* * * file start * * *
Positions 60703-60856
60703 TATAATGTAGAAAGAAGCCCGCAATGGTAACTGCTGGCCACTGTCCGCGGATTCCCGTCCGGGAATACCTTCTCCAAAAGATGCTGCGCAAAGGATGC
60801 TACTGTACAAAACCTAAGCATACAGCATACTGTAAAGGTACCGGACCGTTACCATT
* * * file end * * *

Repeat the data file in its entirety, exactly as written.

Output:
Positions 60703-60856
60703 TATAATGTAGAAAGAAGCCCGCAATGGTAACTGCTGGCCACTGTCCGCGGATTCCCGTCCGGGAATACCTTCTCCAAAAGATGCTGCGCAAAGGATGC
60801 TACTGTACAAAACCTAAGCATACAGCATACTGTAAAGGTACCGGACCGTTACCATT